|12-01-2011, 05:00 PM||post #1 of 2|
Join Date: Jul 2011
MTF Member # 63025
MTD-made LTs with 0310-0510 tranny
I'm out to start a thread about maintaining the 0310-0510 hydro-gear transmission found on a number of MTD-made LTs, i.e. Cubs, Craftsman, and others I'm sure. My LT is a Craftsman "professional" PYT9000 46" deck, found in my signature. Moderators -- pls help cross post this to MTD and CC forums; I wasn't able to figure out how to do it
Anyway. to get started: Thanks to MTF senior member (and CC repair technician) jsoluna I have come to know that:
and just to clear up the obvious: the fluid is ordinary automotive engine/crankcase oil. I assume the obvious benefits of a synthetic apply here as well...
even though this transmission is marketed as a "lifetime no -maintenance required" product, most of us know that LT tyrannies are not filled with magic fluid or parts, and can benefit from regular maintenance as GT trannys do. Moreover, the above manual describes a fluid change procedure, in the event of fluid contamination. So -- anyone have an 0310-0510 maintenance experience or tips to share? here are some initial questions on my mind:
1. if one wanted to avoid removing the tranny, how effective would "several" incomplete changes be -- by using a vacuum pump, for example? by "several" I mean change the fluid perhaps every 50 hours? each change would only drain some % of the fluid (cant' get to what is in the expansion tank). automobile automatic transmission fluid changes are sometimes done using this same principle.
2. The purge procedure is pretty well understood -- my question is this: why is it better to perform this with the rear wheels off the ground? esp with the tranny in "bypass" mode - it doesn't make sense to me why allowing wheels to "freewheel" is important in this step -- and with the bypass valve closed, why is it ineffective or less effective to perform the back-and-forth purge on a flat level surface and actually move the tractor?
3. when would you perform your first fluid change?
|12-03-2011, 10:13 AM||post #2 of 2|
2000 Posts and climbing!!!
Re: MTD-made LTs with 0310-0510 tranny
Took me a few days to reply, sorry! You guys have a very active forum here, so I had to sift through a page or two of threads!
I'm going to start with your #3 question:
when should you perform your first fluid change?
The short answer is - it depends.
Climate, hours used, and type of usage all affect the fluid condition in the transmission.
If you live in a wet climate, or one that has great fluctuations in temperature, your trans case will draw moisture eventually. It's not a huge concern, but I know a lot of these units I see at work will sit all winter, and run only in the summer. That sitting all winter is what allows moisture to creep in.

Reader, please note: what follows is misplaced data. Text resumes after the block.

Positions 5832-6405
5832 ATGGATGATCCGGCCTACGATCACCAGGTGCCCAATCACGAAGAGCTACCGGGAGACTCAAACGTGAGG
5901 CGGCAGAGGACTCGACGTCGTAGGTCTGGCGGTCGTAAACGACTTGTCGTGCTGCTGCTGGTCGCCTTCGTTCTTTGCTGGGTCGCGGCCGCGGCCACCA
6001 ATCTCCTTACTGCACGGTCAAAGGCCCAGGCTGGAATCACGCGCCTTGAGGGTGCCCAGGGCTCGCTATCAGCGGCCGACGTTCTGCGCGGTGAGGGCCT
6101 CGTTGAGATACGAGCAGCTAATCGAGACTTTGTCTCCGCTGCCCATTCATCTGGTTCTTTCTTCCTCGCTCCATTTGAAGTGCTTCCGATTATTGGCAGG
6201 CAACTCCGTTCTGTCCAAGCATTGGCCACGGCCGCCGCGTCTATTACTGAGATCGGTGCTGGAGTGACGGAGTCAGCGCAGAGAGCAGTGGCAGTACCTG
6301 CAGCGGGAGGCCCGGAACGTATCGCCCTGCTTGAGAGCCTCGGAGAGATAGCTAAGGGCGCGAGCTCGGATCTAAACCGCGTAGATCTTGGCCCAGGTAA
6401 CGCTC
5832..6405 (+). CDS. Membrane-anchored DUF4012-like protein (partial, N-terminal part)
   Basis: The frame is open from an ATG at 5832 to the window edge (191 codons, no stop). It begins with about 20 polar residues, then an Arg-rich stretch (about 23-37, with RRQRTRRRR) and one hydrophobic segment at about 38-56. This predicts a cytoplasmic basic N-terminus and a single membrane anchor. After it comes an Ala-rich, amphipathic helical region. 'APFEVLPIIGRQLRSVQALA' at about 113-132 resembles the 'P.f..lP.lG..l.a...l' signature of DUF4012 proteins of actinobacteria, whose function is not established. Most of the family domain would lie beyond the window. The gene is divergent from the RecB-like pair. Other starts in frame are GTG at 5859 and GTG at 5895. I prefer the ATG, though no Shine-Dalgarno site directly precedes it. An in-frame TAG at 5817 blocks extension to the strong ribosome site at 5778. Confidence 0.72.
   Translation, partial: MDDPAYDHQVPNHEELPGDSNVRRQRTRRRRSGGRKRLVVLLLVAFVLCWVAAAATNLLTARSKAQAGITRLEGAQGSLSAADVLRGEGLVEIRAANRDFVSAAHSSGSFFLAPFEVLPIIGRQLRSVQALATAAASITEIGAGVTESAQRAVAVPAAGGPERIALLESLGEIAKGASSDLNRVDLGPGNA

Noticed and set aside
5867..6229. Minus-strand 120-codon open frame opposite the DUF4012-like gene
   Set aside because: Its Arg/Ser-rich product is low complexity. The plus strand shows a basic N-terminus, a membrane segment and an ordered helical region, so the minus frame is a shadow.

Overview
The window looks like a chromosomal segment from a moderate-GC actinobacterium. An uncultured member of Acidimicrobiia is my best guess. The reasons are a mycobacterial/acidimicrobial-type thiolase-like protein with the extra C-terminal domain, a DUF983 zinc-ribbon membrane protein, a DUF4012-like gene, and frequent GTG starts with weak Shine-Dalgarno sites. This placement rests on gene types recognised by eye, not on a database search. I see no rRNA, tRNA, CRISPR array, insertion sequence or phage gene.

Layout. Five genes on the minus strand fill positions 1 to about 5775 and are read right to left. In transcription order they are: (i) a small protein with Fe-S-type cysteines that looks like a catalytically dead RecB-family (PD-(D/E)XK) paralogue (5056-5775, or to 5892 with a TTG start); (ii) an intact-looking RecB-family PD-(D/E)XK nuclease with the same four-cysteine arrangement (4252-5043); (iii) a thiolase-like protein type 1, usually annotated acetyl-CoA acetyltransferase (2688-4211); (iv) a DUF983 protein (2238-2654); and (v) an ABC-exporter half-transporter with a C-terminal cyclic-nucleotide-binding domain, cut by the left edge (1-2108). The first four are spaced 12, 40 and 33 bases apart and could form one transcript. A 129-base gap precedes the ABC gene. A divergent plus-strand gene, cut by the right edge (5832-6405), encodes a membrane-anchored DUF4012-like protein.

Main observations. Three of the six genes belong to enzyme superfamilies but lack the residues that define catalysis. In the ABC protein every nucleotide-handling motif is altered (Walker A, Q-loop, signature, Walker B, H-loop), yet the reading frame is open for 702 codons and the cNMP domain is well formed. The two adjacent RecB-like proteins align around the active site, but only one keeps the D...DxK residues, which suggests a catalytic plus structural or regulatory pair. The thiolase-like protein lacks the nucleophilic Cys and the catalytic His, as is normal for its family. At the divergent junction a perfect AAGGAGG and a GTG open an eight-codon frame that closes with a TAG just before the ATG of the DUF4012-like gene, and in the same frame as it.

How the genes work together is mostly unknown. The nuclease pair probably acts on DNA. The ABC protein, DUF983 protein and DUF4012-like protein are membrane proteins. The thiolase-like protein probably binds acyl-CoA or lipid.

Hours used obviously is the major concern. I've seen fluid in transaxles with 500 hours that looked crystal clear, and some at 250 that were sludge. If you have a relatively flat property you mow and you don't tow anything behind the unit, do any plowing, etc - you could easily go 300 hours before changing the fluid. Personally, if it were my unit, I would run it for a minimum of 50 hours before changing the fluid, and a maximum of 150. The kind of heavy use that my tractors see would make me tend towards sooner rather than later.
The first change will have more "break-in" contaminants from the metal-to-metal wear that initially occurs. Most likely, the fluid will only need to be changed once or twice in the life of the tractor - but again, it depends on the type of use it sees.
how effective would "several" incomplete changes be -- by using a vacuum pump
If you don't want to remove the trans, you could easily replace a good portion of the fluid by using a vacuum pump, and it done more regularly yes, that method I believe would be effective in replacing the fluid.
why is it better to perform this with the rear wheels off the ground?
The reason I believe that they recommend you purge in both the engaged and bypass modes is to properly circulate all the fluid - and since the pump and rear diff share the same fluid, getting the gears and axles to move the fluid they are immersed in as well can help to ensure that all the air is purged into the expansion tank. I don't think it is absolutely crucial, but what the heck - it only takes a second to jack up the tractor. You can purge in bypass mode with the wheels on the ground if you like, that doesn't make a difference in my opinion.
'99 Cub Cadet 3205
'01 Lawn Boy 6.5
'96 Lawn Boy 4.5
'72 Lawn Boy 3.5
'12 Husqvarna 440
'09 Stihl FS55
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